John D. Rockefeller's ruthless business practices branded him as a notorious robber baron, yet he gave away hundreds of millions of dollars.
The Timeline of the Lewis and Clark Expedition...
A timeline of the Lewis and Clark Expedition, from the voyage's planning in 1803 until its conclusion in 1806.
The Brooklyn Bridge's Temporary Footbridge...
Images such as this, of the Brooklyn Bridge's temporary footbridge, fascinated the public in the 1870s. Page 5.
Building the Erie Canal
It was a dream, and many people scoffed. But when the Erie Canal opened in 1825, it was the marvel of its age. And it was soon a huge economic success.
The Most Famous Duels of the 19th Century
Alexander Hamilton and Aaron Burr fought the most famous duel of the 1800s.
The Reason Flags Mattered So Much In the Civil...
Flags were enormously important in the American Civil War for both practical and symbolic reasons.
John Sutter Owned Land Where California Gold...
John Sutter owned the land that kicked off the California Gold Rush in 1848, but did not share in any of its riches.
Washington Irving Gave Us Gotham, Knickerbocker...
Washington Irving popularized the terms Gotham and Knickerbocker as well as creating unforgettable characters like Rip Van Winkle.
Tecumseh, Native American leader who stood up...
The Indian chief Tecumseh led a confederation of Indian tribes against encroachment by whites.
Leading Abolitionist William Lloyd Garrison...
William Lloyd Garrison, the abolitionist publisher of The Liberator, was an ardent crusader against slavery.
The Real Story of the Bombardment Described in...
The attack on Fort McHenry in Baltimore's harbor was a pivotal moment in the War of 1812 - and led to the U.S. National Anthem.
Superpower Clash of the 1800s: The Crimean War
The Crimean War of 1854-56 was waged by allies Britain and France against Russia, and was provoked over obscure reasons.
Quirky Gift and Political Legend, Andrew...
The true story of Andrew Jackson's big block of cheese.
Bleeding Kansas
Definition of Bleeding Kansas. 19th Century History.
Was an Obscure and Forgotten Tariff the Real...
Some people claim a forgotten law, the Morrill Tariff, was the real cause of the American Civil War. Is this true? What is the real story?
How President Buchanan Failed to Handle the...
President James Buchanan faced a horrendous problem as his term came to an end after the election of Abraham Lincoln: the southern states began to leave the Union.
The Facts to Know About Abraham Lincoln
The basic facts everyone should know about Abraham Lincoln, one of the great American presidents.
The Invention of the Telegraph Changed...
In the 19th century the world was changed profoundly by the telegraph, which made transmission of news almost instantaneous. A transatlantic cable made communication possible between America and Europe, and by the end of the century nearly every corner of the world had been reached by the telegraph wire.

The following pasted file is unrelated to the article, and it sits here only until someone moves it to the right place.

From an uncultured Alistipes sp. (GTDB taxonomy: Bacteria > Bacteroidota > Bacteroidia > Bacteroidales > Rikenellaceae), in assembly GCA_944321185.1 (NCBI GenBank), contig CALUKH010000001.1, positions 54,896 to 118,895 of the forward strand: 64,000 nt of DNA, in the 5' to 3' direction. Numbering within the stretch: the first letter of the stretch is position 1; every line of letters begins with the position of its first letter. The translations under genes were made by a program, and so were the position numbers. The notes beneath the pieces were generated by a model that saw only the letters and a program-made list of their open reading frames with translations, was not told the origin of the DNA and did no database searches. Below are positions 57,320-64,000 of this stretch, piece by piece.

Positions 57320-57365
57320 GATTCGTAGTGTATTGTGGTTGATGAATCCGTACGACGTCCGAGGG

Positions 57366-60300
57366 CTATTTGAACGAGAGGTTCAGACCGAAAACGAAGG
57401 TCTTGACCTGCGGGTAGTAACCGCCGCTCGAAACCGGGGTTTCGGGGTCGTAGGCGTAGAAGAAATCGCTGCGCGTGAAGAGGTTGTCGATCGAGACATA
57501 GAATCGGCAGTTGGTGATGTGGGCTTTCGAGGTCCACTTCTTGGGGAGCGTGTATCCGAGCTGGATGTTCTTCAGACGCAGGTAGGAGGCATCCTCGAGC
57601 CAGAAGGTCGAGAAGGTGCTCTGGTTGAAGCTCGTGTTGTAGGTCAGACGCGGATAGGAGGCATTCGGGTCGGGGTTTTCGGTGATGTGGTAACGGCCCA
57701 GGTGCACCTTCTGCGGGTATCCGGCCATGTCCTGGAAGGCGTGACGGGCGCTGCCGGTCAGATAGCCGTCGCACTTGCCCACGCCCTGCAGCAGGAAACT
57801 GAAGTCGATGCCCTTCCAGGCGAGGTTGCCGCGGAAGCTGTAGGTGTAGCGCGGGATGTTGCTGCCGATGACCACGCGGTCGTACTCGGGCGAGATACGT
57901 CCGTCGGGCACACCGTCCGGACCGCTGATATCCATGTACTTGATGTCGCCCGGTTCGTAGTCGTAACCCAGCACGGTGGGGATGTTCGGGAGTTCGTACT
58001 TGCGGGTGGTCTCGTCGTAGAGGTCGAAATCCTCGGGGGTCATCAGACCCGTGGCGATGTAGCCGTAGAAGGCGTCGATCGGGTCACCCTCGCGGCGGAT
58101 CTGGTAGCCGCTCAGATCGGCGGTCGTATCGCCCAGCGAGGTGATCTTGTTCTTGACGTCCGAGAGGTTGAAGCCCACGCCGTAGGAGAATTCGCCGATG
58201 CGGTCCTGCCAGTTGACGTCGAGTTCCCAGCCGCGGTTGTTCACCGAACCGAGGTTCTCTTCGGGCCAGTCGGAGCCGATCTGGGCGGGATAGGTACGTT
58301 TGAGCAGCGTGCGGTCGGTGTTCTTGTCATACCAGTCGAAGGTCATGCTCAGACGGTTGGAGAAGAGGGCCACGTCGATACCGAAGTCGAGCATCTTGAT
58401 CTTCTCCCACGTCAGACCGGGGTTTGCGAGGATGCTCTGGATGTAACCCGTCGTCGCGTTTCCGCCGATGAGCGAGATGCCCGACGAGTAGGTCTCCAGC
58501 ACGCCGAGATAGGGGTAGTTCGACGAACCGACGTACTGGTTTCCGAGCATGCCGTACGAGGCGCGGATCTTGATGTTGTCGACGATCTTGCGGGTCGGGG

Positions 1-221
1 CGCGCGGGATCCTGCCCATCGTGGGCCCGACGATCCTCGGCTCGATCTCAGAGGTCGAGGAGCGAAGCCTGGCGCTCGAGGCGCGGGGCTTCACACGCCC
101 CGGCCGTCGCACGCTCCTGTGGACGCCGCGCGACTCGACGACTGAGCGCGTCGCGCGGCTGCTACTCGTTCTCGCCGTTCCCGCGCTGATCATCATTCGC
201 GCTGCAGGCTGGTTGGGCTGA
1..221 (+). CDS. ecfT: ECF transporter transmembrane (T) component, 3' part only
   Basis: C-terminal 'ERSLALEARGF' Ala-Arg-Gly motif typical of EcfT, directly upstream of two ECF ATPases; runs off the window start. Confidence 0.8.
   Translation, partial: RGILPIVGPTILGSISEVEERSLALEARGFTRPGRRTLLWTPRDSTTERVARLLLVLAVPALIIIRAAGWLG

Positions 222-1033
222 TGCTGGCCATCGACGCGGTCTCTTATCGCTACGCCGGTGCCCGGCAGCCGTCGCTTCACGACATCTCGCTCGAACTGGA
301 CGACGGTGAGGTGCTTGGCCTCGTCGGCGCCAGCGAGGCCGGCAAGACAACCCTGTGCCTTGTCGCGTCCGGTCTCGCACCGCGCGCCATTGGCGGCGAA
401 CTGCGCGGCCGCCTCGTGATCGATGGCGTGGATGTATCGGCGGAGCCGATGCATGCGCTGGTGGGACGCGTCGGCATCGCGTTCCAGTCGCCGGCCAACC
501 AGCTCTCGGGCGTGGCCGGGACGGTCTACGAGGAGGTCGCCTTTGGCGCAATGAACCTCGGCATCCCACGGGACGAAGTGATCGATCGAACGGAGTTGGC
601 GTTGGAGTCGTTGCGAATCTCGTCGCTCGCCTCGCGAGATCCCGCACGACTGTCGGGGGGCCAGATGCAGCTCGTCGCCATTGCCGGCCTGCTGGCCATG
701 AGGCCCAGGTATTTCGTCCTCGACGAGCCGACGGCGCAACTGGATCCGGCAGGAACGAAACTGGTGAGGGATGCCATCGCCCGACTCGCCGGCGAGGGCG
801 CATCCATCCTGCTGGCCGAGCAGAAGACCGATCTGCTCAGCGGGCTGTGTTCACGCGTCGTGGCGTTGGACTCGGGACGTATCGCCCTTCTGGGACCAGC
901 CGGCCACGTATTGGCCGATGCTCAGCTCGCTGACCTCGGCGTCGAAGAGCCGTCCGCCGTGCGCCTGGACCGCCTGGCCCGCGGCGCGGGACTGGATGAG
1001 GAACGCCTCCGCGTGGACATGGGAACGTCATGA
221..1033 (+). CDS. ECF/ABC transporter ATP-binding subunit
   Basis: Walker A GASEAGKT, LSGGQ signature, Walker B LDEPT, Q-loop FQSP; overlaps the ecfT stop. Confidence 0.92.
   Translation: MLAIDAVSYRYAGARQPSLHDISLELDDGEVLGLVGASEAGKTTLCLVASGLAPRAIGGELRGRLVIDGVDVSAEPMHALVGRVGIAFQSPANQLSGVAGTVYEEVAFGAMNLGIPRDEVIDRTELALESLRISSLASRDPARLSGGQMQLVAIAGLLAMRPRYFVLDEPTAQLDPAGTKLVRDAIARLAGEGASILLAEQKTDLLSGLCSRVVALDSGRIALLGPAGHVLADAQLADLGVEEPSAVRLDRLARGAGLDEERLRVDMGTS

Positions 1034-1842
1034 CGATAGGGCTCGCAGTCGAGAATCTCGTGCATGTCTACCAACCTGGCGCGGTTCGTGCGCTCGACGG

Controversial Yet Essential: The Freedmen's...
The Freedmen's Bureau, an agency designed to assist former slaves following the Civil War, was controversial yet essential.
Definition of Adams-Onis Treaty
Definition of Adams-Onis Treaty. 19th Century History.
Gigantic Anchorage Structures Held the Four...
This image of the Brooklyn anchorage of the Brooklyn Bridge illustrate what actually made the bridge work: enormous cables anchored at either end would carry the weight of the roadway. Page 7.
1830s Murder of Abolitionist Printer Prompted...
Abraham Lincoln, in his earliest published speech, warned of mob violence while speaking on America's future at the Young Men's Lyceum in Springfield, Illinois.
Homestead Act
Definition of Homestead Act. 19th Century History.
Did Lincoln Really Swing a Mean Ax?
The real story of how Abe Lincoln's use of an ax became a political legend.
The Johnstown Flood: Photos and Facts
The Johnstown Flood of May 31, 1889 was the biggest news story to hit American since the Civil War. More than 2,000 people were killed when a wall of water sped down a valley and devastated an industrial town in western Pennsylvania, in calamity that was, by most accounts, avoidable.
Luddites
Definition of Luddites. 19th Century History.
Victoria: The Queen Whose Name Defined an Age
She ruled Great Britain for six decades, and her life in some ways defined the 1800s.
Transcendentalist
Definition of Transcendentalist. 19th Century History.
How the Sectional Conflicts Over Slavery Led to...
America's road to Civil War stretched for decades as regional conflict, centered on the issue of slavery, threatened to split the Union. Learn about America's long road to Civil War.
Major Events You Should Know In the War of 1812
Major events in the War of 1812, conflict sometimes known as America's Second War of Independence
How Britain's East India Company Came to...
The East India Company was a private company which, after a long series of wars and diplomatic efforts, came to rule India in the 19th century.
The Opening of the Brooklyn Bridge Was a Time...
This illustration from an illustrated newspaper shows how the opening of the Brooklyn Bridge was a cause of great celebration. . Page 9.
Stepping Onto the Temporary Footbridge of the...
Stepping onto this temporary wooden walkway connecting the towers of the Brooklyn Bridge required nerves of steel. Page 6.
Treaty of Kanagawa
Definition of Treaty of Kanagawa
Former Slave Frederick Douglass Became a Fiery...
Concise biography of Frederick Douglass, whose life was emblematic of the struggle of slaves and former slaves in 19th century America.
Yellowstone Expedition Led to Creation of First...
The first National Park was Yellowstone, a magnificent wilderness set aside in 1872 to be preserved and protected.
The Mexican War
The Mexican War, fought between the United States and Mexico in the mid-1840s, was a triumph for the US and greatly increased American territory. It was wildly popular in its day though some critics denounced it at the time, and its origins remain a topic of debate to this day. Military leaders of the American Civil War, including Robert E. Lee and Ulysses S. Grant, received valuable experience in Mexican battles.
Routes to the West for American Settlers
For settlers who wanted to head west, there were major routes to follow, which included a major canal, an early paved road, and trails fraught with danger.